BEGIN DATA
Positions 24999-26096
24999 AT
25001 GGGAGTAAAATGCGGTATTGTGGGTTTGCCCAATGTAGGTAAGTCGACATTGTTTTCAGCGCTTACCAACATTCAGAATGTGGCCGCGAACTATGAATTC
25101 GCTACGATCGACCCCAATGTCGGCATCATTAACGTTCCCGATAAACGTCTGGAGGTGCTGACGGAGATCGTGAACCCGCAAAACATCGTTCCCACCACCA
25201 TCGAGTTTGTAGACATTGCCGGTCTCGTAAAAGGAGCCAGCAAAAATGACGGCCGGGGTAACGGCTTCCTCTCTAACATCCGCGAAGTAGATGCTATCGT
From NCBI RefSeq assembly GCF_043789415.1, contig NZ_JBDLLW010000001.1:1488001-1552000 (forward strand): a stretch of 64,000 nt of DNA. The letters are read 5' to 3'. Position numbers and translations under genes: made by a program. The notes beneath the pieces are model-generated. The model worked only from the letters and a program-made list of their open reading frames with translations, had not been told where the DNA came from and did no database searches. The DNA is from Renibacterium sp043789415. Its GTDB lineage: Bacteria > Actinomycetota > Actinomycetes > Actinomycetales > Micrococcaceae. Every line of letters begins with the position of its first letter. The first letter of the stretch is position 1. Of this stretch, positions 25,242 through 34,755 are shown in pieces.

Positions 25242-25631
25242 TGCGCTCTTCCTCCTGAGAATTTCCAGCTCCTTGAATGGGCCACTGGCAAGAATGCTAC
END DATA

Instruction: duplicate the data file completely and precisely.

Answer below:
Positions 24999-26096
24999 AT
25001 GGGAGTAAAATGCGGTATTGTGGGTTTGCCCAATGTAGGTAAGTCGACATTGTTTTCAGCGCTTACCAACATTCAGAATGTGGCCGCGAACTATGAATTC
25101 GCTACGATCGACCCCAATGTCGGCATCATTAACGTTCCCGATAAACGTCTGGAGGTGCTGACGGAGATCGTGAACCCGCAAAACATCGTTCCCACCACCA
25201 TCGAGTTTGTAGACATTGCCGGTCTCGTAAAAGGAGCCAGCAAAAATGACGGCCGGGGTAACGGCTTCCTCTCTAACATCCGCGAAGTAGATGCTATCGT
From NCBI RefSeq assembly GCF_043789415.1, contig NZ_JBDLLW010000001.1:1488001-1552000 (forward strand): a stretch of 64,000 nt of DNA. The letters are read 5' to 3'. Position numbers and translations under genes: made by a program. The notes beneath the pieces are model-generated. The model worked only from the letters and a program-made list of their open reading frames with translations, had not been told where the DNA came from and did no database searches. The DNA is from Renibacterium sp043789415. Its GTDB lineage: Bacteria > Actinomycetota > Actinomycetes > Actinomycetales > Micrococcaceae. Every line of letters begins with the position of its first letter. The first letter of the stretch is position 1. Of this stretch, positions 25,242 through 34,755 are shown in pieces.

Positions 25242-25631
25242 TGCGCTCTTCCTCCTGAGAATTTCCAGCTCCTTGAATGGGCCACTGGCAAGAATGCTAC